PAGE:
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Saint John to revisit bottled water ban

The Saint John Telegraph-Journal reports this morning that, “Mayor Ivan Court is hinting he may try to reopen the debate on banning the sale of bottled water in municipal buildings. Court presented a motion to common council last fall that called for a ban, which he said would promote the city’s water supply, while encouraging consumers to spend less on plastic bottles that often end up in landfills. But several councillors argued consumers should have the right to choose between bottled and tap water and the mayor’s motion was narrowly quashed. Court said Thursday he may ask naysayers to rethink their positions should a national lobby group (the Federation of Canadian Municipalities) call for a country-wide ban during a vote expected this weekend.”

The article continues, “Court is a member of the group’s board and the president of the Cities of New Brunswick Association. He said he expects other proponents will circulate research that indicates municipal tap water is likely safer to drink than bottled water…Court said he plans to arm himself with this research within the next few months and try to ask council one more time to ban the sale of bottled water in municipal buildings.”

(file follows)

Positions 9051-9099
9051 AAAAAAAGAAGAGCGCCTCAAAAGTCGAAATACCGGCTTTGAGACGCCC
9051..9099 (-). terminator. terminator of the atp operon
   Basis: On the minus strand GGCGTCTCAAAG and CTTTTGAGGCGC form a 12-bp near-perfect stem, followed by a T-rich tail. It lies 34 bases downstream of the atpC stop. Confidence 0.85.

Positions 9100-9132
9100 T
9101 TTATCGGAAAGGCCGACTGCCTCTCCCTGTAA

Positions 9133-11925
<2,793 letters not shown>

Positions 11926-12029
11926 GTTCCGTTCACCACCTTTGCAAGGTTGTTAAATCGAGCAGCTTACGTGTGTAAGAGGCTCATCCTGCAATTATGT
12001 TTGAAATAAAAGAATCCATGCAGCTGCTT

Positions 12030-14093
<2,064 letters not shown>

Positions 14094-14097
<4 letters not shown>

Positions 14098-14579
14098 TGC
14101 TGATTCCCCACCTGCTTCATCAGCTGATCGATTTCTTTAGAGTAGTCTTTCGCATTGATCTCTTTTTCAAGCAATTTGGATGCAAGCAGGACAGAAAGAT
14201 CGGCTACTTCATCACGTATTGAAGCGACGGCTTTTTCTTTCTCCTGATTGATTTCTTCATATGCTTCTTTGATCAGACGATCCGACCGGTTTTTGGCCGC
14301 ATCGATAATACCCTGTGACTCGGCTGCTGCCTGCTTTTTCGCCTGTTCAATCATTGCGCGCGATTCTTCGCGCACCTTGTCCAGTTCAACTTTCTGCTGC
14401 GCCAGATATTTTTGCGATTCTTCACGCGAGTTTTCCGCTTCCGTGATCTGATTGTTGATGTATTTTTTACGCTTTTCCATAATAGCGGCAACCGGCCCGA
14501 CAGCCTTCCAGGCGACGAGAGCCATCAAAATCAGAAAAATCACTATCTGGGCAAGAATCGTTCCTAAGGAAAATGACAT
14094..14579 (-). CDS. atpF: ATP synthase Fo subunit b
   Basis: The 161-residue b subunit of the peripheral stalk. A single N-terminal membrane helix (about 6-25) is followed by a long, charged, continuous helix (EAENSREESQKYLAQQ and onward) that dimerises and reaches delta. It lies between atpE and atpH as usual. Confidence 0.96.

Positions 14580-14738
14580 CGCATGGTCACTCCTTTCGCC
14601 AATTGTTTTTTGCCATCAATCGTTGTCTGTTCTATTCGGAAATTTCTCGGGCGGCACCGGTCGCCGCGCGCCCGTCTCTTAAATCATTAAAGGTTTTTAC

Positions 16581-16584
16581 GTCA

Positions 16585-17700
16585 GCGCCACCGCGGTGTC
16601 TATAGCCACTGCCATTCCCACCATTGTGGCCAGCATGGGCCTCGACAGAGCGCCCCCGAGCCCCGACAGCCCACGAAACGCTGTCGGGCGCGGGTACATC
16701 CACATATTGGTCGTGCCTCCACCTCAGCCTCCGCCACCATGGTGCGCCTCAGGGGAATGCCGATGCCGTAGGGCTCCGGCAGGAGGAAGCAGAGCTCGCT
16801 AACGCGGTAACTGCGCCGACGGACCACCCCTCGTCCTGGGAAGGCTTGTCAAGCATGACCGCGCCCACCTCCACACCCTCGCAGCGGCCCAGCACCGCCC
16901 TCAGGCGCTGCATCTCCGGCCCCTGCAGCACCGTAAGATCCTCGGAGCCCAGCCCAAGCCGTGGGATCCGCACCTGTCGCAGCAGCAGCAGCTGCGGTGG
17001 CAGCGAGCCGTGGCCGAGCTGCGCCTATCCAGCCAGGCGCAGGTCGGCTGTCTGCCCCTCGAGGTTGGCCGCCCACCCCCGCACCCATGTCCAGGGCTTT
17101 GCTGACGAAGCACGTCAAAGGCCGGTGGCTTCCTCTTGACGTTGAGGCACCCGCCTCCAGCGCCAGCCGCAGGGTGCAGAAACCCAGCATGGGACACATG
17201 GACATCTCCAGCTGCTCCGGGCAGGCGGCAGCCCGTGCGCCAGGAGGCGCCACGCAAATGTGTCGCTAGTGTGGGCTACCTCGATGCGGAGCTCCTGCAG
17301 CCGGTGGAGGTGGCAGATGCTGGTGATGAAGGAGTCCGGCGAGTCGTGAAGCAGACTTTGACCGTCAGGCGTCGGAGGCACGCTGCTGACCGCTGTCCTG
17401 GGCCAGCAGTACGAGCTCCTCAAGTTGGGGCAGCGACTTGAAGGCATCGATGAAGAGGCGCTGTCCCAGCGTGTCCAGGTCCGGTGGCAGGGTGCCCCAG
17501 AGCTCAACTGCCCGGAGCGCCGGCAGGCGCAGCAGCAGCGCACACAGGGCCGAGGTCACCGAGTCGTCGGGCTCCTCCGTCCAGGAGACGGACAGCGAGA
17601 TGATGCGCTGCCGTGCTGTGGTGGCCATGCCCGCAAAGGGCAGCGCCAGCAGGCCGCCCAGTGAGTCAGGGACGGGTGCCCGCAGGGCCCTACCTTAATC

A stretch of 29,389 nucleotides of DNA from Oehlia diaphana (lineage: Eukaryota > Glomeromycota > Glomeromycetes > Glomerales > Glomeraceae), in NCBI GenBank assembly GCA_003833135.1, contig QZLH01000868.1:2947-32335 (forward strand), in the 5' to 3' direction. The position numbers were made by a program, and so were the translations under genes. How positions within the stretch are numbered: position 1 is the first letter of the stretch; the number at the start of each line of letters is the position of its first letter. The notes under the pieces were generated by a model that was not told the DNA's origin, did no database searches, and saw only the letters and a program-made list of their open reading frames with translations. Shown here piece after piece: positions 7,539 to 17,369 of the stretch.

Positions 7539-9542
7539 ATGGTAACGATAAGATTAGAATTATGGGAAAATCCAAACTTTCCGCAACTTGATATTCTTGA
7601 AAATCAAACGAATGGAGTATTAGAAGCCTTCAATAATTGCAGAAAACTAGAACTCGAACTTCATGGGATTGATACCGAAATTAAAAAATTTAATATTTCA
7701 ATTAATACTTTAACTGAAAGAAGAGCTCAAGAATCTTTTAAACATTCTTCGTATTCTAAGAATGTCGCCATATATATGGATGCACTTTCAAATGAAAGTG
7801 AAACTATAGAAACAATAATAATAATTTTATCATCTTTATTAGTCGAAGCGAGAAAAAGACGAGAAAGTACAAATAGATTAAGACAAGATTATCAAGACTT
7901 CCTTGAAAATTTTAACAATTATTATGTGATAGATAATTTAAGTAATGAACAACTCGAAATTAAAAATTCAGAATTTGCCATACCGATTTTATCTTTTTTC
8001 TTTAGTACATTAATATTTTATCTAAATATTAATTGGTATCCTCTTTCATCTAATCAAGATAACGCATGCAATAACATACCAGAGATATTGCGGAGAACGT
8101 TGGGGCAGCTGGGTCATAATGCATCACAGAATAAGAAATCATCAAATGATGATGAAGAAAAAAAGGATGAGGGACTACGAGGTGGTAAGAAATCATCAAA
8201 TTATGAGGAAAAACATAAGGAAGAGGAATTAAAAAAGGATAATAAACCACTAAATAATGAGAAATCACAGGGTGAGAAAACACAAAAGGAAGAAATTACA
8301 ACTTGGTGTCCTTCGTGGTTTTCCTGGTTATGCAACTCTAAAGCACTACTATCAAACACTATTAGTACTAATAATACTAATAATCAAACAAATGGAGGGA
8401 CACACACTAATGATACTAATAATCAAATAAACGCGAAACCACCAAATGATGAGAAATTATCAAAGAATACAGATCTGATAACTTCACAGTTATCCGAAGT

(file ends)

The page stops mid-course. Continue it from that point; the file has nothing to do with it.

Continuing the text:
The report also notes, “Court’s first motion last September was narrowly defeated, with five councillors voting in favour while five others voted against it. A majority of votes are required to pass any motion, which means the bid was scrapped. Councillor Bruce Court was in hospital and absent from the vote, but he said Thursday he would have cast the winning vote to pass his brother’s motion…The mayor would face a difficult task should he try to present his motion for a second time. The city’s procedural bylaw states that only members who voted on the winning side of a motion can introduce a new motion to rescind. The mayor would first have to convince Deputy Mayor Stephen Chase or councillors Donnie Snook, Peter McGuire, Chris Titus or Carl Killen to reintroduce the issue. This so-called rescinding motion requires a higher vote count to pass – eight or more of the 11 council members would have to vote in favour. Should the rescinding motion pass, the mayor would have to submit his motion once again and convince a majority of council to support him.”

The full article is at

To read more about the Council of Canadians ‘Unbottle It!’ campaign, please go to